Antibiotic-resistant organisms can be found in multiple
locations in a hospital – on countertops and doorknobs, on computers and in
sinks, and even inside the plumbing. To better understand how these organisms
spread, investigators at the National Institutes of Health (NIH) in Bethesda,
Maryland, recently collected samples from pipes beneath the hospital’s
intensive care unit and from outside manholes draining hospital wastewater. They
conducted whole-genome analyses on the samples to study the bacterial plasmids,
or rings of DNA, that can confer resistance to antibiotics. 

The majority of samples they studied from the pipes and sewers tested positive
for bacterial plasmids that confer resistance to carbapenems, the researchers
report this week in mBio,
an open-access journal of the American Society for Microbiology. The new
findings add to a growing body of evidence suggesting that the conduits of
hospital wastewater serve as a vast and resilient reservoir for plasmids that
can confer the genes responsible for antibiotic resistance.

Some scientists suggest that these populations flourish in waste because of the
common use of strong antibiotics in hospitals, which leads to an uptick in
antibiotic-resistant microbes in the sewers. Microorganisms compete for
survival in the environment, says NIH microbiologist Karen Frank, who co-led
the current study. “The bacteria fight with each other and plasmids can carry
genes that help them survive,” she says. As part of a complex bacterial
community, they can transfer the plasmids carrying resistance genes to each
other. That lateral gene transfer means bacteria can gain resistance, even
without exposure to the antibiotics.

Frank and her collaborators compared their data to five years’ worth of patient
data and samples collected from sinks and other high-touch areas, like
countertops, door knobs, and computers. Remarkably, the high prevalence of
carbapenem-resistant plasmids in the pipes and sewers wasn’t observed in parts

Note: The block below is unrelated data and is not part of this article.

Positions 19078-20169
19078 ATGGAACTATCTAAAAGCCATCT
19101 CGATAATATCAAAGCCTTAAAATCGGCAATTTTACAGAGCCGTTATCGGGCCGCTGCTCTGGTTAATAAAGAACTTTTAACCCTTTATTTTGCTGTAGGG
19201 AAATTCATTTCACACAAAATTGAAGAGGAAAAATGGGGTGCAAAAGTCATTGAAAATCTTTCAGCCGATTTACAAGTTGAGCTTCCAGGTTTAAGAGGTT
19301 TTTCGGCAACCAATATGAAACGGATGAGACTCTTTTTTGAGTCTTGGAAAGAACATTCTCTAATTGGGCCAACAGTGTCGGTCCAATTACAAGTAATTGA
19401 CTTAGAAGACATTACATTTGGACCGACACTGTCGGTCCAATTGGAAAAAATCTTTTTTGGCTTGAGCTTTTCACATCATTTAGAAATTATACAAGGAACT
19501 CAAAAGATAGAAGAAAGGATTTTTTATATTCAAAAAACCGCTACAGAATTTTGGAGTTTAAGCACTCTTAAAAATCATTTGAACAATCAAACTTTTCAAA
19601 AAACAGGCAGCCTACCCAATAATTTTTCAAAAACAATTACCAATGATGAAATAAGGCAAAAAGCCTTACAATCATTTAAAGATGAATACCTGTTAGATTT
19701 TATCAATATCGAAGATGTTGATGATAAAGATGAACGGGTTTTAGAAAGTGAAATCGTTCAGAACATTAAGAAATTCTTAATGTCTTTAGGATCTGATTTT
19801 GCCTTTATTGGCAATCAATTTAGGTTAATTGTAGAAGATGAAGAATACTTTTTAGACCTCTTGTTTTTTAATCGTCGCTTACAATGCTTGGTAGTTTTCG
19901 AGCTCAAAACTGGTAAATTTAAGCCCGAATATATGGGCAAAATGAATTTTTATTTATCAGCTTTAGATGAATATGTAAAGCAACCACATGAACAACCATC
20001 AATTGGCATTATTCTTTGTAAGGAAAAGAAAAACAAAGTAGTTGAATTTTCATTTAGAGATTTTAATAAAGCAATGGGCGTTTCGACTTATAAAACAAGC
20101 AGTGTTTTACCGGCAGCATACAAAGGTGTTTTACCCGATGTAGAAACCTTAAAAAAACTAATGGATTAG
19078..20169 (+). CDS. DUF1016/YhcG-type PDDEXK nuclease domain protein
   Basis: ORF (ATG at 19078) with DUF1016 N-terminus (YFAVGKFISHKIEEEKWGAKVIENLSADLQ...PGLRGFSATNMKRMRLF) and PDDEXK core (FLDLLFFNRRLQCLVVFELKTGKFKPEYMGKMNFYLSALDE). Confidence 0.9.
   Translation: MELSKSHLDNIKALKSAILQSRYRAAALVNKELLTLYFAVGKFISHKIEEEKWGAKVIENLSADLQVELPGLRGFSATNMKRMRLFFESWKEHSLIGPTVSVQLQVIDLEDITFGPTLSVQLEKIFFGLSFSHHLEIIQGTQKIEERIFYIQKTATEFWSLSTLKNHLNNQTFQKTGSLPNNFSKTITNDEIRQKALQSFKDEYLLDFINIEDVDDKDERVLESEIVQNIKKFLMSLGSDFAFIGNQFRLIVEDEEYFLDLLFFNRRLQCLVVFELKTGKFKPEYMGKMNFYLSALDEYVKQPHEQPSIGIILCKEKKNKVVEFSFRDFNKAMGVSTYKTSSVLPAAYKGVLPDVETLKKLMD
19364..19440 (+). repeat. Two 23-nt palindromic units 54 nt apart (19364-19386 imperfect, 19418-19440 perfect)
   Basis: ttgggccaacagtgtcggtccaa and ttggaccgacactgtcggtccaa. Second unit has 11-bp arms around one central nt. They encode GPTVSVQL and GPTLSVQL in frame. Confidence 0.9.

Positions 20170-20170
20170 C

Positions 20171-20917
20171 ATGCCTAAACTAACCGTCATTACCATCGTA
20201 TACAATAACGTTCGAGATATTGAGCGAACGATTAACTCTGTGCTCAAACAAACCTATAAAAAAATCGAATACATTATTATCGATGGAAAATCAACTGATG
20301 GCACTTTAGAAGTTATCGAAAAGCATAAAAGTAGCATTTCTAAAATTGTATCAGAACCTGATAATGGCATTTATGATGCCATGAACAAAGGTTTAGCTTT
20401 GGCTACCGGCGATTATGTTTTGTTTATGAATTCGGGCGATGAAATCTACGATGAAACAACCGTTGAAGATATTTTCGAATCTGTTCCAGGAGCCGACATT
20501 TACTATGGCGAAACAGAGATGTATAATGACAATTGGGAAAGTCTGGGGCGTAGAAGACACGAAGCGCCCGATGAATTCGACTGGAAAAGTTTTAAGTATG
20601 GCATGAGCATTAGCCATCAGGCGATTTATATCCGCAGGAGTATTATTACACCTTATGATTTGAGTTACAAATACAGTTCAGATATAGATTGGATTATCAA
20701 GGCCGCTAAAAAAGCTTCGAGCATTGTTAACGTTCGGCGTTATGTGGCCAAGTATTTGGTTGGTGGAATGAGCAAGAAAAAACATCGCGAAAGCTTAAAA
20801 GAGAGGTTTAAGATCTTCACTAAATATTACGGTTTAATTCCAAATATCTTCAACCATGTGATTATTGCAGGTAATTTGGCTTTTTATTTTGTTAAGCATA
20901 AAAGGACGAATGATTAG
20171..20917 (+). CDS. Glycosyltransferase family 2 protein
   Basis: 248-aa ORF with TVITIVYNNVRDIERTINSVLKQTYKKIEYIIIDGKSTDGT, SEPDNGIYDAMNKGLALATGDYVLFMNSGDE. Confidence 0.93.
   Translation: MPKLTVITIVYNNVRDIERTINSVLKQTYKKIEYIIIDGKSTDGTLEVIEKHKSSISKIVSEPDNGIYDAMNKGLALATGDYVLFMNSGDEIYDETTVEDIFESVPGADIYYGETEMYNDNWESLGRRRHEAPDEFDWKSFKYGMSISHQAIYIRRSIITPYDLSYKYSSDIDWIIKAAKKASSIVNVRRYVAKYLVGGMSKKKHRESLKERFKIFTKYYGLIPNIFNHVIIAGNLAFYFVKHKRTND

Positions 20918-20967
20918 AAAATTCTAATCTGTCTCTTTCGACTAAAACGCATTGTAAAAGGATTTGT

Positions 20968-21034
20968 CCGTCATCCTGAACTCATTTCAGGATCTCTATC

of the hospital to which patients had access. Of 217 samples analysed from
high-touch surfaces, only three (1.4%) tested positive for carbapenem-resistant
organisms. Similarly, of 340 samples collected from drains, only 11 (3.2%) were
positive.

That comparison suggests that surveillance efforts to watch for resistant organisms
are successful in minimising patient infections, even so close to a reservoir
of resistant bacteria, says Frank. “If you’re tracking resistant bacteria, you
might be able to prevent more infections in patients.” The comparison also
raises an important question, she adds. “How much should we care that there are
a bunch of plasmids down in the wastewater system if they’re not infecting our
patients?”

Understanding the plasmid exchange and when the plasmids get into the pathogens
that infect our patients, she says, could help hospitals improve their
monitoring of resistance-conferring genes: “In the big picture, the concern is
the spread of these resistant organisms worldwide and some regions of the world
are not tracking the spread of the hospital isolates.”

In 2011, the US National Institutes of Health Clinical Centre (NIHCC) experienced
a cluster of infections of carbapenem-resistant Klebsiella pneumoniae. Using
whole genome sequencing, researchers traced the chains of transmission. That
analysis was led by Frank’s co-study leaders, epidemiologist Tara Palmore, also
at the NIH Clinical Center, and geneticist Julie Segre, at the National Human
Genome Research Institute. The analysis published in mBio, says Segre,
uses newer DNA sequencing technology that lets researchers compare microbes
from patients and the environment. 

Palmore says that the 2011 NIHCC outbreak led the hospital to institute
additional surveillance, including increased monitoring of high-risk patients
and regular sampling of the hospital environment. By knowing where the
resistance-conferring genes hide, she says, researchers have a better chance of
keeping them away from patients.

Source: https://www.asm.org/index.php/newsroom/item/7098-antibiotic-resistant-plasmids-flourish-in-hospital-plumbing

Reference: Weingarten
RA. Genomic Analysis of Hospital Plumbing Reveals Diverse Reservoir of
Bacterial Plasmids Conferring Carbapenem Resistance. mBio 9:e02011-17. http://mbio.asm.org/content/9/1/e02011-17